GIV, Arbāb ROSTAM (b. Yazd, 1267 Š./1888; d. San Diego, Calif., 15 Mehr 1359 Š./7 October 1980; Figure 1), Majles representative, senator, president of Anjoman-e Zardoštiān (q.v.) of Tehran, businessman, and philanthropist. Born to Bahman and Ḵerman Ḵānom in Yazd, he studied at Kayḵosrowi high school of Yazd and also attended Madrasa-ye morsalin of Yazd to improve his knowledge of English. After graduating from high school in 1908, Giv moved to Tehran and engaged in international trade, first in company with his brother Giv Šāhpur and a few years later in the Yagānegi company. He quickly established himself as a resourceful, energetic businessman. Soon, however, he turned a good part of his energy to charitable activities. In 1940 he paid for the construction of two spacious water reservoirs (āb-anbār, q.v.) with pipeline facilities in Yazd, one for the use of Zoroastrians and the other for Muslims. (Some Muslims would not have shared a water reservoir with Zoroastrians.) In 1953, he created the Rostam Giv Charitable Foundation (Sāzmān ḵayriya-ye Rostam Giv) for the promotion of the education and welfare of the Zoroastrian community. In the same year, he encouraged his brother’s heirs to endow an elementary school for girls in Tehran (Ošidari, p. 400). He also built sixty low rental houses, equipped with modern amenities, for needy Zoroastrians in an area of 25,000 square meters named Rostam Bāḡ at Tehrān Pārs in the suburbs of Tehran.
In recognition of his commitment to the welfare of the Zoroastrian community, Giv was elected in 1312 Š./1933 to the Anjoman-e Zardoštiān of Tehran. Two years later he became vice-president, and, in 1319 Š./1939, president of the organization, a position he held for twenty-two years (Huḵt, p. 11; Ošidari, p. 399; Āẕargošasp, n.d., pp. 146-47). In 1320 Š./1941 he was elected to the Fourteenth Majles as the representative of the Zoroastrian community, a position he held for five successive terms. Since he believed that, as a relatively small religious minority, Zoroastrians should stay clear of the turbulent post-war political scene, he routinely voted with the majority in support of the incumbent government. Giv’s low political profile in the years of burgeoning leftist radicalism and xenophobic nationalism cost him his presidency of the Anjoman. In 1962, the younger generation opted for a more politically-minded leader, willing to demand the removal of the legal and customary restrictions on religious minorities. Notwithstanding, in 1342 Š./1963 he was appointed senator by the shah and served in that position for four years.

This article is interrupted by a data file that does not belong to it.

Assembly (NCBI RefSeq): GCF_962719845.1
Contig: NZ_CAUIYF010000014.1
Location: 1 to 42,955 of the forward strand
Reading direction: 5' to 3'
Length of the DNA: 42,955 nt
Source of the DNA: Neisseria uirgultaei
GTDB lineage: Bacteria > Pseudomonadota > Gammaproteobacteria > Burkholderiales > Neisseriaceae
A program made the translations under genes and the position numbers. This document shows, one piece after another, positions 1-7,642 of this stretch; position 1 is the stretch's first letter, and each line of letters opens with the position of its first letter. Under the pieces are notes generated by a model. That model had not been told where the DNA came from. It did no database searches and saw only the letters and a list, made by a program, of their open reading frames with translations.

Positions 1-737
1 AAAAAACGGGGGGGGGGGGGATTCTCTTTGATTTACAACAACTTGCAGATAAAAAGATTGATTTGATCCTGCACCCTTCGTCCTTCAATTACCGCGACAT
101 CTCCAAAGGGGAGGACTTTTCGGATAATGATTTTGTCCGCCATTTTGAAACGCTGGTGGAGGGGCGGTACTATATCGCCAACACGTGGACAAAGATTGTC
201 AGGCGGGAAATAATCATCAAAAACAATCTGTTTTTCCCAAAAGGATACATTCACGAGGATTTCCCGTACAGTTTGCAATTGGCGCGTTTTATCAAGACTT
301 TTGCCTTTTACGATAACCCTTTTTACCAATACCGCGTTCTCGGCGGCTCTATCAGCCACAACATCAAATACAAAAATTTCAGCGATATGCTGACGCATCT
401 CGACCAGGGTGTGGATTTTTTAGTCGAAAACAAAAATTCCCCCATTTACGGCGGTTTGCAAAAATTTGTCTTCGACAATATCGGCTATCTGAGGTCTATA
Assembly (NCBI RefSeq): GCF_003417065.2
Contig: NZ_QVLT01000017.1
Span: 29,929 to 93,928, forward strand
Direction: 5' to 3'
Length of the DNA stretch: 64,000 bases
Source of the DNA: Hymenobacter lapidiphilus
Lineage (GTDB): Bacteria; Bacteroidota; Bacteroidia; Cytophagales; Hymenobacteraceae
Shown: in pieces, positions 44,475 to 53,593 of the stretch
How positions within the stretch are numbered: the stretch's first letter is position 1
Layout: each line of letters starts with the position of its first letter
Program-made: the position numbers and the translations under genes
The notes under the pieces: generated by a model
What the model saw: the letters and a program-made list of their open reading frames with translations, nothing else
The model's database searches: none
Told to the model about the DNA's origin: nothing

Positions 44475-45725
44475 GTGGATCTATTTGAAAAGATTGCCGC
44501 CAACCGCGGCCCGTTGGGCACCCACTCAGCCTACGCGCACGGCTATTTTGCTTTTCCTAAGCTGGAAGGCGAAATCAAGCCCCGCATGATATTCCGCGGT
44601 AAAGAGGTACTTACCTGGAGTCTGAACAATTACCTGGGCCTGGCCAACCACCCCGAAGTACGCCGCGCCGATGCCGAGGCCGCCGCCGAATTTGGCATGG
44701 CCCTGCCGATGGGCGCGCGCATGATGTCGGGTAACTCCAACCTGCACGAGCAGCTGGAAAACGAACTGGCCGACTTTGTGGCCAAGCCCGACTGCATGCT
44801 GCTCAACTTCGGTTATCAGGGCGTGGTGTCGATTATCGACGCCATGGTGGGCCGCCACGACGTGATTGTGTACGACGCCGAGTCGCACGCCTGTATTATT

In 1962, Giv took up residence in a small three-room house in Rostam Bāḡ to demonstratefurther his commitment to the cause of the underprivileged. There, he began to implement the large-scale charity scheme he had designed in 1953. He donated funds for the construction of two places of worship (one for Zoroastrians and one for Muslims), and for the building of two elementary schools, one for boys (Dabestān-e Ostād Pur-e Dāwud) and one for girls (Dabestān-e Ostād Ḵodābaḵš). He also donated a plot of 15,000 square meters (worth $2 million) to the Ministry of Education for the establishment of an educational complex in Tehrān Pārs (Huḵt, p. 12). He developed farms in the village of Kowhan in Damāvand and built a health clinic and an elementary school for the benefit of the farmers and their children (Āẕargošasp, n.d., p. 148). His other charity works include the donation of a funeral home in Kāḵ-e Firuza Cemetery (Ošidari, p. 400), the renovation of the Kayḵosrowi High School in Yazd and the Irānšahr High School in Kermān, and the donation of 20,000 square meters of land in the village of Akbarābād to the Anjoman-e Zardoštiān of Tehran. In 1350 Š./1971, he donated all his real estate to the Rostam Giv Charity Foundation, whose cash value in 1977 was estimated at 100 million dollars. After the Revolution of 1978-79, however, all his property in Persia was confiscated.
A few months before the revolution, Giv and his wife, Morvārid (see Figure 1), emigrated to the United States, where he continued his charitable works. Responding to the needs of Zoroastrians in diaspora, he set up the Rostam Giv Charity Foundation in the United States and donated over $4 million for the creation of Zoroastrian centers around the world. With financial contributions from other Zoroastrians, the Trust established four Centers in the United States, two in Canada, and one in Australia. Arbāb Giv was well-known and highly respected by all who knew him, particularly by his fellow Zoroastrians, who greatly benefited from his commitment to the education and welfare of their community.
Ardašir Āẕargošasb, Marāsem-e maḏhabi wa ādāb-e Zartoštiān, Tehran, n.d.
Idem, Bozorgān-e zartošti, Tehran, 1352 Š./1973.
Jahāngir Ošidari, Tāriḵ-e Pahlavi wa zartoštiān, Tehran, 2535 (1356) Š./1977.
R. Ṣarfa, in Huḵt 28/12, Tehran 2536 (1357) Š./1978, pp. 9-13.
Originally Published: December 15, 2001
Last Updated: February 9, 2012
This article is available in print.
XI, Fasc. 1, pp. 3-4